Well, given that immigration reform has since failed, I would expect the Bush administration to ramp up the "cold war" card. As a colleague here at my university wrote in a local daily (my translation - any errors are mine, Emilio!):
The debate on the Free Trade Area of the Americas (ALCA) and the Bolivarian Alternative for the Americas (ALBA) has acquired an ideological tone that has obscured the economic logic that underlies it. The debate about these alternative models of insertion into the new economic world order has morphed into a re-edition of the ideological clash of the cold war, with added shades derived from the emerging discourses on terrorism, neoliberalism, globalization y and socialism from the 21st century.
I think my colleague has hit the nail on the head. He asks what is behind these two competing projects, (the ALCA and the ALBA)?:
The simple answer is that in political economy, there aren't good and bad projects; only projects that benefit some groups and affect others. Hence, the support for one or another alternative depends on who or whom will be the winners and who will be the losers in the ALCA and the ALBA. Both treaty proposals articulate alternate ways of inserting oneself into the new golbal economy.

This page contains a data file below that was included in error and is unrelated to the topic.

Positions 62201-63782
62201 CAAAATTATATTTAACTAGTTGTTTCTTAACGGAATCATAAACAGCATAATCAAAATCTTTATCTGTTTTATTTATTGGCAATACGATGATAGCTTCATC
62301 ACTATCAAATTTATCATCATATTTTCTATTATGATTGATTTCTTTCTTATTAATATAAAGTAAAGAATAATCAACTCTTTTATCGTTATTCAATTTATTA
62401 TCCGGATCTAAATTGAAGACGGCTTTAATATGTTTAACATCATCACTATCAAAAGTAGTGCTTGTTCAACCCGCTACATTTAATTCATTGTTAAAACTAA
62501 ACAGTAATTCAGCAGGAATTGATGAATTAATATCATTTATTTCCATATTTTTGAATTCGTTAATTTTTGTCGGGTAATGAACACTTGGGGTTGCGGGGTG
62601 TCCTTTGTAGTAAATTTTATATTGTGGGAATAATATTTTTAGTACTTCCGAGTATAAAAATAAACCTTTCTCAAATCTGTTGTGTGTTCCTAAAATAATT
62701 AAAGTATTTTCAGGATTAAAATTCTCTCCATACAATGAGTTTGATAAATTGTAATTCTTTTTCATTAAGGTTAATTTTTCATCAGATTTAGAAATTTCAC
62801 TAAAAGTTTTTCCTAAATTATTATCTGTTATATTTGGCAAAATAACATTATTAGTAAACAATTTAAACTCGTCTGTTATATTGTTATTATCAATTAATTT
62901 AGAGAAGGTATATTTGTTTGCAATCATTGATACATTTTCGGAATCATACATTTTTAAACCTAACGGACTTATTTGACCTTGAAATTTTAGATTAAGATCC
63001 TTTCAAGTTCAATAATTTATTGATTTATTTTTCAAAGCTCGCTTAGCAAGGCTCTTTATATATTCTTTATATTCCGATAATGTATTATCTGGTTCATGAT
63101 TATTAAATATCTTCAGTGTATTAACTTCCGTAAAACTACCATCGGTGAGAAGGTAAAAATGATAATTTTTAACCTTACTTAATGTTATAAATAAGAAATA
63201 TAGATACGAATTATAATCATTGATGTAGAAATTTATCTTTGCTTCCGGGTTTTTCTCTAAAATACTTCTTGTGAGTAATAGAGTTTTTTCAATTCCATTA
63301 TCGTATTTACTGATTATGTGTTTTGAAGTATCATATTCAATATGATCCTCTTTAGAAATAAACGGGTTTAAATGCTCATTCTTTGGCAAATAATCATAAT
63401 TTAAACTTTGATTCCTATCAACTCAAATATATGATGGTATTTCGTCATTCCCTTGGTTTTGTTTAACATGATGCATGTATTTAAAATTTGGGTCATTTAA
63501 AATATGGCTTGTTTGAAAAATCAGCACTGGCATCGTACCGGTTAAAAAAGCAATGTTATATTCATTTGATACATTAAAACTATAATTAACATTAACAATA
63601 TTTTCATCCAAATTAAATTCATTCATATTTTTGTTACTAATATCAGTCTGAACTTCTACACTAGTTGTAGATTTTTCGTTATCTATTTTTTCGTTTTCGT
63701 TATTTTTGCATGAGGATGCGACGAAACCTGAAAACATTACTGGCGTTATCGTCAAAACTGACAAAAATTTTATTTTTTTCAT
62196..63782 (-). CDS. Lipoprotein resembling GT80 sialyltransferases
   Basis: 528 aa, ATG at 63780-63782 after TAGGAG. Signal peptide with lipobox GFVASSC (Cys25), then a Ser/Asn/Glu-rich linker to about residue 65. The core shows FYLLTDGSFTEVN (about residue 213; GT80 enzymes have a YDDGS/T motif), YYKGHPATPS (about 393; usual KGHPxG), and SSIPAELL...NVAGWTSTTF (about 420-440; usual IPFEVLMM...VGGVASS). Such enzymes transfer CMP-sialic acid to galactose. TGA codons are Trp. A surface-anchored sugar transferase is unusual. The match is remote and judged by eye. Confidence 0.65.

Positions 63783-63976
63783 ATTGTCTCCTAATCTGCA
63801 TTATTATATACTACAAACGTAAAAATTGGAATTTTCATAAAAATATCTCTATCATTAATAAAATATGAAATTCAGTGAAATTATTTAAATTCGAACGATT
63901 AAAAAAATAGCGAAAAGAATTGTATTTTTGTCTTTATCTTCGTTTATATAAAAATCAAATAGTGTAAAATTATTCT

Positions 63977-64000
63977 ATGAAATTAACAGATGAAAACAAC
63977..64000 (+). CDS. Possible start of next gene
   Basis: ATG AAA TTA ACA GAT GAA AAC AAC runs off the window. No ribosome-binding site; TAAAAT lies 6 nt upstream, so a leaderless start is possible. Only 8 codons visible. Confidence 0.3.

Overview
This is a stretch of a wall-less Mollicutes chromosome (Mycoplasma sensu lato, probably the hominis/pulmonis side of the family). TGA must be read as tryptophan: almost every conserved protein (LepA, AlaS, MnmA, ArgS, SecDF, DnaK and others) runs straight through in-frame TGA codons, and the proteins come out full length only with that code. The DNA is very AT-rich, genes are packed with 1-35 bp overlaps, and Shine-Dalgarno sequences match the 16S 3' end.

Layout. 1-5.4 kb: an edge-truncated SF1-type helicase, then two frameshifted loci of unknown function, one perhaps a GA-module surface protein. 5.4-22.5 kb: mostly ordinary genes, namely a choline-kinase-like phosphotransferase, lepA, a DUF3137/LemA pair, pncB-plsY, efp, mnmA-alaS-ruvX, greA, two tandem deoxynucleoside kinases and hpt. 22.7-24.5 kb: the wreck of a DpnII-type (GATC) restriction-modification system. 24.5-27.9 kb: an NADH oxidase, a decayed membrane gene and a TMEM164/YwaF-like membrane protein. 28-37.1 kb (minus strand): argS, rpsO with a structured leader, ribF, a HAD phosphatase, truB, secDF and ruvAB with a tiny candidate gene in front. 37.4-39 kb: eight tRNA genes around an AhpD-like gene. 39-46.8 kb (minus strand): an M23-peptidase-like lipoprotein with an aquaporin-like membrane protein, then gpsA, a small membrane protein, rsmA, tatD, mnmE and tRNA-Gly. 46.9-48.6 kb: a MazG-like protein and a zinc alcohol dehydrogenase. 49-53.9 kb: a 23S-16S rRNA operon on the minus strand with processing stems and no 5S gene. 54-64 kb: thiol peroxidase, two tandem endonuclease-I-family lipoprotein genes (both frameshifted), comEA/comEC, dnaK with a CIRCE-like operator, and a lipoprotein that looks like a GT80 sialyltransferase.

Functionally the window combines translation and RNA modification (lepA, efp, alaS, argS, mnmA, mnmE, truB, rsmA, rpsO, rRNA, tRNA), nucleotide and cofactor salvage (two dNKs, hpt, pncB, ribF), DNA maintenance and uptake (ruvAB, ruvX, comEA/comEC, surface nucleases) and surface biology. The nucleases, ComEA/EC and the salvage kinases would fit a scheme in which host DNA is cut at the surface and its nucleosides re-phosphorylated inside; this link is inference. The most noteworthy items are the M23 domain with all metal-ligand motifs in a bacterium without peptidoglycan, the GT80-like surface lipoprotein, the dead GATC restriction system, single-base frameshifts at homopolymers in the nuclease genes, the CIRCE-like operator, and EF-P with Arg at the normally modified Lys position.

The ALCA promotes free trade between nations and the free movement of private capital, while the ALBA promotes regulated and subsidized commerce as well as the strict regulation of transnational corporations. It is a new formulation of the old debates between free trade and protectionism; between "laissez fair" and statism. These problems arise in the debate between the classic and neoclassic economic doctrines, today manifested as neoliberalism and structuralism.
That is as far as I'll go into what is an academic discussion. For those interested in delving into that can of worms, I welcome you to cross the Atlantic and take my course next semester!